For any integer $n\geq 1$ a \emph{middle levels Gray code} is a cyclic listing of all bitstrings of length $2n+1$ that have either $n$ or $n+1$ entries equal to 1 such that any two consecutive bitstrings in the list differ in exactly one bit. The question whether such a Gray code exists for every $n\geq 1$ has been the subject of intensive research during the last 30 years, and has been answered affirmatively only recently [T.~Mütze. Proof of the middle levels conjecture. \textit{arXiv:1404.4442}, 2014]. In this work we provide the first efficient algorithm to compute a middle levels Gray code. For a given bitstring, our algorithm computes the next $\ell$ bitstrings in the Gray code in time $\cO(n\ell(1+\frac{n}{\ell}))$, which is $\cO(n)$ on average per bitstring provided that $\ell=\Omega(n)$.

Randomization is a fundamental tool used in many theoretical and practical areas of computer science. We study here the role of randomization in the area of submodular function maximization. In this area most algorithms are randomized, and in almost all cases the approximation ratios obtained by current randomized algorithms are superior to the best results obtained by known deterministic algorithms. Derandomization of algorithms for general submodular function maximization seems hard since the access to the function is done via a value oracle. This makes it hard, for example, to apply standard derandomization techniques such as conditional expectations. Therefore, an interesting fundamental problem in this area is whether randomization is inherently necessary for obtaining good approximation ratios. In this work we give evidence that randomization is not necessary for obtaining good algorithms by presenting a new technique for derandomization of algorithms for submodular function maximization. Our high level idea is to maintain explicitly a (small) distribution over the states of the algorithm, and carefully update it using marginal values obtained from an extreme point solution of a suitable linear formulation. We demonstrate our technique on two recent algorithms for unconstrained submodular maximization and for maximizing submodular function subject to a cardinality constraint. In particular, for unconstrained submodular maximization we obtain an optimal deterministic $1/2$-approximation showing that randomization is unnecessary for obtaining optimal results for this setting.

Let V be a set of n points in R^d, which we call voters, where d is a fixed constant. A point p in R^d is preferred over another point p' in R^d by a voter v in V if dist(v,p) < dist(v,p'). A point p is called a plurality point if it is preferred by at least as many voters as any other point p'. We present an algorithm that decides in O(n log n) time whether V admits a plurality point in the L_2 norm and, if so, finds the (unique) plurality point. We also give efficient algorithms to compute the smallest subset W of V such that V - W admits a plurality point, and to compute a so-called minimum-radius plurality ball. Finally, we consider the problem in the personalized L_1 norm, where each point v in V has a preference vector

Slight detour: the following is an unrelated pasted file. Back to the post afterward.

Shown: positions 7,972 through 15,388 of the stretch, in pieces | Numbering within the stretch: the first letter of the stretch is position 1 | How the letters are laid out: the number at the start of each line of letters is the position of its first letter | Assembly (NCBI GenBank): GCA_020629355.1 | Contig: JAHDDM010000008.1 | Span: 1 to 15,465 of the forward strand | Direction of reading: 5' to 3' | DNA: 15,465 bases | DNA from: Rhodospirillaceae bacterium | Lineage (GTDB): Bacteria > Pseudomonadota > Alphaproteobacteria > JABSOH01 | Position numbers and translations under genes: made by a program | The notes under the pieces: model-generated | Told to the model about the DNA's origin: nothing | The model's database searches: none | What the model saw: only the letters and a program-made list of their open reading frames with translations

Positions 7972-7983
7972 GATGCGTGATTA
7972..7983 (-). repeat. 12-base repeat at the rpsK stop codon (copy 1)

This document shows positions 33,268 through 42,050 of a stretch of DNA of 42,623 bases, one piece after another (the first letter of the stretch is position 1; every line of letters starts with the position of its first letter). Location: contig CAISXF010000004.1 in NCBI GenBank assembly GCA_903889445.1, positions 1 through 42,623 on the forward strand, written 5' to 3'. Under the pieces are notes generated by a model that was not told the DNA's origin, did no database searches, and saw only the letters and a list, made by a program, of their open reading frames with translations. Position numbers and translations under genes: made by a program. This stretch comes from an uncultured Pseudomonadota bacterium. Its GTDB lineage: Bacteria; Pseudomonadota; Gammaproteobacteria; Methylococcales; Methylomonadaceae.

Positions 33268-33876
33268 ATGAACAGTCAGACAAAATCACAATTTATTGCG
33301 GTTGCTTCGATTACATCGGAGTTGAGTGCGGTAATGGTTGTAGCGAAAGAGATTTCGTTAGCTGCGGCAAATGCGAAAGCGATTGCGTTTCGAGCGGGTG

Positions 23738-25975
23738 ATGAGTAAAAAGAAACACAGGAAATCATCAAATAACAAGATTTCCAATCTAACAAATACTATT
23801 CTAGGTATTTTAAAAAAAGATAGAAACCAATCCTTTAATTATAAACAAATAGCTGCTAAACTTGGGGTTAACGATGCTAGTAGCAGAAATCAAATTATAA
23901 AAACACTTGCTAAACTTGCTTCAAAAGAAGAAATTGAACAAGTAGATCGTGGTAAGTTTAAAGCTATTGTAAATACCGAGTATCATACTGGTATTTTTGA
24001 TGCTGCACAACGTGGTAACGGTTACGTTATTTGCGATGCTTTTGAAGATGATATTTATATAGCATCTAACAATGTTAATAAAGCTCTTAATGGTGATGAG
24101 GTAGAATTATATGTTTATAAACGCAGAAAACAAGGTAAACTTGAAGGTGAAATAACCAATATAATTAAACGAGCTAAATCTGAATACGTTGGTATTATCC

We study the problem of detecting {\em outlier pairs} of strongly correlated variables among a collection of $n$ variables with otherwise weak pairwise correlations. After normalization, this task amounts to the geometric task where we are given as input a set of $n$ vectors with unit Euclidean norm and dimension $d$, and we are asked to find all the outlier pairs of vectors whose inner product is at least $\rho$ in absolute value, subject to the promise that all but at most $q$ pairs of vectors have inner product at most $\tau$ in absolute value for some constants $0<\tau<\rho<1$. Improving on an algorithm of G.~Valiant [FOCS~2012; J.\,ACM~2015], we present a randomized algorithm that for Boolean inputs ($\{-1,1\}$-valued data normalized to unit Euclidean length) runs in time \[ \tilde O\bigl(n^{\max\,\{1-\gamma+M(\Delta\gamma,\gamma),\,M(1-\gamma,2\Delta\gamma)\}}+qdn^{2\gamma}\bigr)\,, \] where $0<\gamma<1$ is a constant tradeoff parameter and $M(\mu,\nu)$ is the exponent to multiply an $\lfloor n^\mu\rfloor\times\lfloor n^\nu\rfloor$ matrix with an $\lfloor n^\nu\rfloor\times \lfloor n^\mu\rfloor$ matrix and $\Delta=1/(1-\log_\tau\rho)$. As corollaries we obtain randomized algorithms that run in time \[ \tilde O\bigl(n^{\frac{2\omega}{3-\log_\tau\rho}}+qdn^{\frac{2(1-\log_\tau\rho)}{3-\log_\tau\rho}}\bigr) \] and in time \[ \tilde O\bigl(n^{\frac{4}{2+\alpha(1-\log_\tau\rho)}}+qdn^{\frac{2\alpha(1-\log_\tau\rho)}{2+\alpha(1-\log_\tau\rho)}}\bigr)\,, \] where $2\leq\omega<2.38$ is the exponent for square matrix multiplication and $0.3<\alpha\leq 1$ is the exponent for\, rectangular matrix multiplication. We present further corollaries for the light bulb problem and for learning sparse Boolean functions. (The notation {$\tilde O(\cdot)$} hides polylogarithmic factors in $n$ and $d$ whose degree may depend on $\rho$ and $\tau$.)